The rise of African tech startups - Start Up Gazzete
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The rise of African tech startups


Tech startups and the venture capital ecosystem transforming ideas and startups into disruptive businesses are growing globally, a phenomenon that Boston Consulting Group (BCG) explores in a recent report on the expansion and maturation of tech startups African.

According to the authors, Africa enjoys a fertile environment for tech entrepreneurs due to the continent’s young and growing population, increasing Internet penetration, and the application of emerging technologies that have the potential to improve access to healthcare, financial services, education and energy. As such, the research paper focuses on the meteoric growth of tech startups across the continent, the persistent challenges and structural barriers that hamper the future growth of these companies, and policy recommendations to overcome these obstacles and develop. the innovation centers of Africa.

Securing venture capital financing, according to BCG, is an important milestone for startups and is an important step that allows them to scale and develop novel products. In the study, BCG found that the number of African tech startups that achieved this significant step experienced exponential growth between 2015 and 2020. In fact, during that time period, the growth in the volume of African tech startups that received financial backing was almost six times faster than the world average.


However, trends in financing do not reflect the overall performance of startups, as the continent’s track record in expanding and sustaining such businesses is not as promising. The vast majority of African tech startups do not survive beyond Series B venture capital funding – the second round of venture capital funding and the third stage of start-up funding (typically initiated by seed venture capital financing and angel investor financing). As an indicator of their poor performance vis-à-vis startups in industrialized countries, such as the United States, this trend suggests that African startups suffer from long-term instability, according to the authors. In fact, compared to the United States, a higher proportion of African tech startups have yet to progress beyond early stage funding, a trend that held steady between 2014 and 2019. Since 2014, some tech startups African companies have made progress beyond Series B Venture capital financing: a positive trend signaling the maturation of African tech startups. However, as seen in Figure 3, only a few (albeit growing) African tech startups have successfully evolved into mature companies, as BCG analysis indicates that venture capital investment in Africa presents relatively low average returns compared to other regions.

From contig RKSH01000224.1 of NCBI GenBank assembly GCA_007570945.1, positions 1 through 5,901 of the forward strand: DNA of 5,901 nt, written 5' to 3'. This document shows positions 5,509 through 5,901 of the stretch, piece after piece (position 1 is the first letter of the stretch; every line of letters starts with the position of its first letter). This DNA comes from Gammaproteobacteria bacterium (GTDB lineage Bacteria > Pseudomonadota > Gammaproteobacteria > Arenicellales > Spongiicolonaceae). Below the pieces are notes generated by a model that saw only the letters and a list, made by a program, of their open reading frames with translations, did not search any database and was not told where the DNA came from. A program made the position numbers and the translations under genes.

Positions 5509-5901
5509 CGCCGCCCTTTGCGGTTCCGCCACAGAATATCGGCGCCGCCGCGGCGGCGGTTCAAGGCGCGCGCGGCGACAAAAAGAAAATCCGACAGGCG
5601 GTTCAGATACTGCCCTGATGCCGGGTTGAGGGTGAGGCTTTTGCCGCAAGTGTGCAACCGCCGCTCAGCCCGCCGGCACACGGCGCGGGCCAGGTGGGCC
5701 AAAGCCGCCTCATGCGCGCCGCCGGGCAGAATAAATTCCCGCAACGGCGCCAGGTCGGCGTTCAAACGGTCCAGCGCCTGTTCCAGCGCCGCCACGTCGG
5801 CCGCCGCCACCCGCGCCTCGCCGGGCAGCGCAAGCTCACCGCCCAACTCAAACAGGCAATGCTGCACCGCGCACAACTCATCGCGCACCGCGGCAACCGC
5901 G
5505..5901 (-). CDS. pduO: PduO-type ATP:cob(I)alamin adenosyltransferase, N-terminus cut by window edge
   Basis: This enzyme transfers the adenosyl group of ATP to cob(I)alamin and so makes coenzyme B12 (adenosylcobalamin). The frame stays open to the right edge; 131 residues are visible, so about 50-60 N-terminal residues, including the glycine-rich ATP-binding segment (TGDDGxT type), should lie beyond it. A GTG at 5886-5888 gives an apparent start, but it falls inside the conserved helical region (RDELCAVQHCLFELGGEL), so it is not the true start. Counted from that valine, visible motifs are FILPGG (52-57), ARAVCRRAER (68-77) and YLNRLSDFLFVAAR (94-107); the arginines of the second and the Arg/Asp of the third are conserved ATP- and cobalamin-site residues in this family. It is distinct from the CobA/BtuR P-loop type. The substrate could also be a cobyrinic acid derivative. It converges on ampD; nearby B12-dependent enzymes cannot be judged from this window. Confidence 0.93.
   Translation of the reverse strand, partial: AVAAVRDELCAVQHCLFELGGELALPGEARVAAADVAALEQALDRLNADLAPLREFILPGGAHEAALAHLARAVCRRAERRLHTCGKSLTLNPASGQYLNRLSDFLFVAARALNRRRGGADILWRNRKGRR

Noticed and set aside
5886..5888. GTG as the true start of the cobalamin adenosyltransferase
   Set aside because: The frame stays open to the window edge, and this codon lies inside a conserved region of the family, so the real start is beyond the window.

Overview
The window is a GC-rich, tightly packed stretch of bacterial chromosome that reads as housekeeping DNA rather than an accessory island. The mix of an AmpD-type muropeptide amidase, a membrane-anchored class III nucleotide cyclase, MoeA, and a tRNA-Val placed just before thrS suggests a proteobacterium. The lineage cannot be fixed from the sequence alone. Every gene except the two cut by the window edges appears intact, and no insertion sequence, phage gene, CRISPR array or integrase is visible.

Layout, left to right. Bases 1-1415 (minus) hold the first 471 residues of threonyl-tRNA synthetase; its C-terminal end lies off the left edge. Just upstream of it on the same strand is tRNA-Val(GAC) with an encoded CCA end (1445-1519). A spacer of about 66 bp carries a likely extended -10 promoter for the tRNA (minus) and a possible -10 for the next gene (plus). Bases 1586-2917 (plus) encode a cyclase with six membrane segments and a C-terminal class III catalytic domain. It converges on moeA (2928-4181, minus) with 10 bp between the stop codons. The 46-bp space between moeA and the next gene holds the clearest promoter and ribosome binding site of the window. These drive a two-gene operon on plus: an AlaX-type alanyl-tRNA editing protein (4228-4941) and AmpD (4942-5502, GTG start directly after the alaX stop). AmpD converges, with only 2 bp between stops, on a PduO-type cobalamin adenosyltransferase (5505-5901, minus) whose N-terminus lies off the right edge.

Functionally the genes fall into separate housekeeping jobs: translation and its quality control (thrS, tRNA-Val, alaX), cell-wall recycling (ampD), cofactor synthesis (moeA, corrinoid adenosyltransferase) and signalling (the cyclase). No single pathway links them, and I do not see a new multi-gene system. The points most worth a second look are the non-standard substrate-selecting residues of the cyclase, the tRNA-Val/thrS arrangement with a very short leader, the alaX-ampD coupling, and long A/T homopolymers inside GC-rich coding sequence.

Percentage of startups receiving venture capital financing, by funding stage, in Africa and the United States.
Percentage of startups receiving venture capital funding, by funding stage, in Africa and the United States
The public sector, financial incentives for investors and large national companies to nurture and collaborate with new start-ups have the potential to develop innovation centers that attract foreign investment and talent to the country. Additionally, BCG calls on African governments to improve the regulatory environment so that countries can better cultivate hospitable investment ecosystems for startups and venture capitalists.

Author avatar
Joshua Smith

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